Why Do Lunges Hurt My Toes? (6 Factors to Consider)

Surely I can’t be the only one who’s asked, “Why Do Lunges Hurt My Toes?”

Lunges are a great exercise, but they don’t come without their issues.

I know many of you may struggle with balance during lunges.

However, there’s nothing worse than that aching in your toes whenever you perform lunges.

In fact, this usually sees you complete the exercise with poor form or a reduced range of motion.

Not what you want.

So, I’d like to delve a little deeper into toe pain from lunges and explain how you can overcome this.

Why Do Lunges Hurt My Toes?

There are many reasons why lunges hurt your toes. Firstly, this may be due to a lack of flexibility in your toes. This is especially true if you are new to lunging. The type of shoes you’re wearing could have an impact, as could lunging barefoot. Both flat feet and plantar fasciitis are associated with pain in either the heel or arch of the foot. However, dorsiflexion (bending the toes towards the shin) will typically increase the level of pain. If the pain persists you should try lunge variations, such as reverse lunges or step ups.

1. You Lack Toe Flexibility

A Pair of Legs Standing on Tip Toes

It sounds weird to even say it.

I mean, you don’t typically think about having to worry about mobility and flexibility in your toes.

However, when it comes to exercise it can certainly be a big deal.

So, the pain you’re feeling could simply be down to the fact that you’re not used to your toes bending in that way.

This is of course especially true if you’re new to doing lunges.

All exercises, regardless of how simple they appear, have a learning curve.

And more often than not you have to get used to some initial discomfort.

I’m sure many of us have had to get used to the pain of having a heavy barbell across our back when we squat.

Then again, it could be deadlifts tearing your hands to shreds.

And I’m sure there’s a lot of people who simply can’t balance on a Swiss ball.

The exact same can be said for lunges.

You’re just not used to having the toes of your back foot bend in that way.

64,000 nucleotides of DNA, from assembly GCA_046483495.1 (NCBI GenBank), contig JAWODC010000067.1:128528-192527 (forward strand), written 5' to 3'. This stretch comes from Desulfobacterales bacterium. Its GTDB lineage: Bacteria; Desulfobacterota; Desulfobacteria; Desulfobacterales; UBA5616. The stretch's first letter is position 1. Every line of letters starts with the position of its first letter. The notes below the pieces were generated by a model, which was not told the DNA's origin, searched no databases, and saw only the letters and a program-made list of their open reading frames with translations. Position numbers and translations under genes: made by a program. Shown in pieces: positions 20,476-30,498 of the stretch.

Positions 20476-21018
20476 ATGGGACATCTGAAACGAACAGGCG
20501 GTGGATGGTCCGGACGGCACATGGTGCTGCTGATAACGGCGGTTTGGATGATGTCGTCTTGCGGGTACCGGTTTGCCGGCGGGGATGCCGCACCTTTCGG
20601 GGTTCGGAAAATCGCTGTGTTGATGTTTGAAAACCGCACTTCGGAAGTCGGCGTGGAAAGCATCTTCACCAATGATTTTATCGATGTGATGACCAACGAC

So, the simple solution would be to work on your toe flexibility.

I would suggest that you perform specific warm-ups.

You can start by getting into a lunge position facing a wall.

Place your hands on the wall for support and simply hold yourself in position.

The fact that your stance is more stable (because you have your hands against a wall) takes a lot of the strain off the toes.

You can also perform planks, but continuously rock from your toes to the balls of your feet and back to your toes again.

2. What Are You Wearing on Your Feet?

A Pair of Black and White Converse Shoes

Footwear, or lack of, could have an impact on your toes hurting when you do lunges.

I know some people will feel no discomfort whatsoever when they lunge barefoot.

Plus, the same can be said for squatting barefoot.

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However, I know this definitely isn’t the case for me.

In fact, I tend to feel lunges far more in my toes if I’m not wearing training shoes.

The same could be said for the type of shoes you are wearing.

There are those who prefer a completely flat sole like a converse.

Then again, others would rather lunge and perform most exercises in running shoes that have a heel.

There is no one-size-fits-all when it comes to whether you should wear shoes or not, and also the type of training shoes you perform lunges in.

So, it is a matter of personal preference and finding what works for you.

3. Use Padding Where Your Toes Are

Something else to consider is to provide extra padding where your back foot is.

In fact, this could make a world of difference.

As I’ve mentioned, toe flexibility and getting used to lunges may be the reason that your toes are hurting.

However, providing a cushioning effect could also help.

I don’t see anything wrong with placing a folded towel or a thick piece of foam on the floor to place your back foot on.